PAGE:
This article was originally published by WARC.
As more brands pivot to online retail during COVID-19, it’s important to get the right structure within the business internally to ensure success; brands need to take a modular approach when looking at a model for growth in e-commerce, says OMG Transact’s CEO Gemma Spence.
Changes in buying behaviour during COVID-19 are well-documented – more groceries bought online, more old people and rural consumers buying online, the expectation of rapid delivery of purchases – and are regarded as a game changer.
Writing in The WARC Guide to E-commerce and the Future of Effectiveness, Spence notes the challenges CPG (consumer packaged goods) businesses face, including the need for greater agility and an aligned platform strategy that takes account of the fact that their biggest customers may now also be some of the biggest advertising channels.
“However, whilst e-commerce has been the main growth engine for CPG businesses in recent times, what is less clear is how to set up the organisation internally to react to this,” she says.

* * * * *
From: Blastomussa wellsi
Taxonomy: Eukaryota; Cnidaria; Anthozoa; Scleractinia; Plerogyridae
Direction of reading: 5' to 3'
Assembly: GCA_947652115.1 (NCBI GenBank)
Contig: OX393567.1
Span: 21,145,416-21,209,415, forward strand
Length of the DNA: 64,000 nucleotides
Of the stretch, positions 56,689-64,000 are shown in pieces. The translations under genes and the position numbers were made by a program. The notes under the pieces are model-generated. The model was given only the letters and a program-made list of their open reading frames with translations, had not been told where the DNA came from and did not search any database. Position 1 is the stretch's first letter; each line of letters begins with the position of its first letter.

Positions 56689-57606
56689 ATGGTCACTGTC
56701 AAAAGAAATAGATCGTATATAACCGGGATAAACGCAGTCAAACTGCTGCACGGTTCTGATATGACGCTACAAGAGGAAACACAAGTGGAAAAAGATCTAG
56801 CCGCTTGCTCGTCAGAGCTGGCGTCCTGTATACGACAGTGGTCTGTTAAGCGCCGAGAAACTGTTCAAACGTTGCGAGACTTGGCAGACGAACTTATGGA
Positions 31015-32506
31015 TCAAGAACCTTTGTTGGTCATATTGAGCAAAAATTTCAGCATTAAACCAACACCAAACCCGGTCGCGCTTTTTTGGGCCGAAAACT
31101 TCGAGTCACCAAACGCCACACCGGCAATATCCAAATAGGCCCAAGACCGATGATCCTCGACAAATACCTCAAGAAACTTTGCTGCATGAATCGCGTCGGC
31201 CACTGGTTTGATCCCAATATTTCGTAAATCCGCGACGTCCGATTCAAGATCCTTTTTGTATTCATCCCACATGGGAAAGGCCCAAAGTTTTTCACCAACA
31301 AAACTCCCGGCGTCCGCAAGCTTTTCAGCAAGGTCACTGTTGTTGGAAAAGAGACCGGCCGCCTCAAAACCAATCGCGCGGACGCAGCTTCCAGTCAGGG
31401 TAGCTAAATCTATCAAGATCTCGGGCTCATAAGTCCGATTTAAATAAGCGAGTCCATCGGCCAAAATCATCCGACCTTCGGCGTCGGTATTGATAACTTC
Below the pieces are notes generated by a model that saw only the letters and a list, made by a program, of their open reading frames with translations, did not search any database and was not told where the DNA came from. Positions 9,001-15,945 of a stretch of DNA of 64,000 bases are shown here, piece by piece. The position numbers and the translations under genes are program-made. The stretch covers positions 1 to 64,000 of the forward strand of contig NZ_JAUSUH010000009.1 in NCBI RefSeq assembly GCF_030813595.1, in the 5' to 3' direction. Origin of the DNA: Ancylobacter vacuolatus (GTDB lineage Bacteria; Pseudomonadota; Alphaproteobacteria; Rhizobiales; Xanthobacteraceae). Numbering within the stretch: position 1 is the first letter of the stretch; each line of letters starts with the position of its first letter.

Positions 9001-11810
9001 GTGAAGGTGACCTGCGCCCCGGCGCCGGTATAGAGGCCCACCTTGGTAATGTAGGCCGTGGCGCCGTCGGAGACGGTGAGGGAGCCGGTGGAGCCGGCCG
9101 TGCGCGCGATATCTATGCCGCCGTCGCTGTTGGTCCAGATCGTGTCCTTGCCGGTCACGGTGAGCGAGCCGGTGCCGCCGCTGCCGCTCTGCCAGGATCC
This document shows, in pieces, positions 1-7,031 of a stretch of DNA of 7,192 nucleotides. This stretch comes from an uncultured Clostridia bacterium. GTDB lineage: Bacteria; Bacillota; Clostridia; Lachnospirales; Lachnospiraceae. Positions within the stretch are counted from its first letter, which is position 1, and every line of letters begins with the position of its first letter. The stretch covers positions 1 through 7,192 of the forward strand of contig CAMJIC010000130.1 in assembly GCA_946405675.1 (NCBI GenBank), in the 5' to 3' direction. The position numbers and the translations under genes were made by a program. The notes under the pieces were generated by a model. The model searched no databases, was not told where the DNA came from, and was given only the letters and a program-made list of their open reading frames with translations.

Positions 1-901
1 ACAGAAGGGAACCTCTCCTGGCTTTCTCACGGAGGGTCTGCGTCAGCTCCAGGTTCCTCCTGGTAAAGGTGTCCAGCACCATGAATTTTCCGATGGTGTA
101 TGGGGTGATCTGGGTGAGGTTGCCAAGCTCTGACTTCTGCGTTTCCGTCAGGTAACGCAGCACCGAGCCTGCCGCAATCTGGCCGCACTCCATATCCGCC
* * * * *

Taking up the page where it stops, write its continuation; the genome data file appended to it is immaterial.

Spence outlines four key factors that CPG businesses should consider when deciding their organisational ‘blueprint’ for e-commerce; there will inevitably be trade-offs that are specific to the organisation:
• Complexity of business: the number of categories across the business, and the extent to which it operates across the same consumer segments will significantly influence the choice of organisational model.
• Maturity of e-commerce / key markets: how mature the business is versus the competitive landscape and the maturities of key markets.
• Size and ambition for e-commerce business: portion of total sales, retail media, growth of the category and/or have strong ambitions to grow.
• Company culture: collaborative culture and transversal ways of working will naturally come together and take a more multi-functional approach to the major E-platforms.
“Being able to meet the challenges of e-commerce requires businesses to be able to align all elements of the organisation behind a clear business strategy,” she says, and advises a modular approach, looking to China for examples of how CPG players have addressed this.
That typically requires ensuring that all roles and responsibilities, both internally and externally, “complement one another as part of the decisioning process in place so that each task is sequenced effectively.”
For more on creating an effective structure, read the article in full: Winning e-commerce: How CPG brands can streamline their business internally.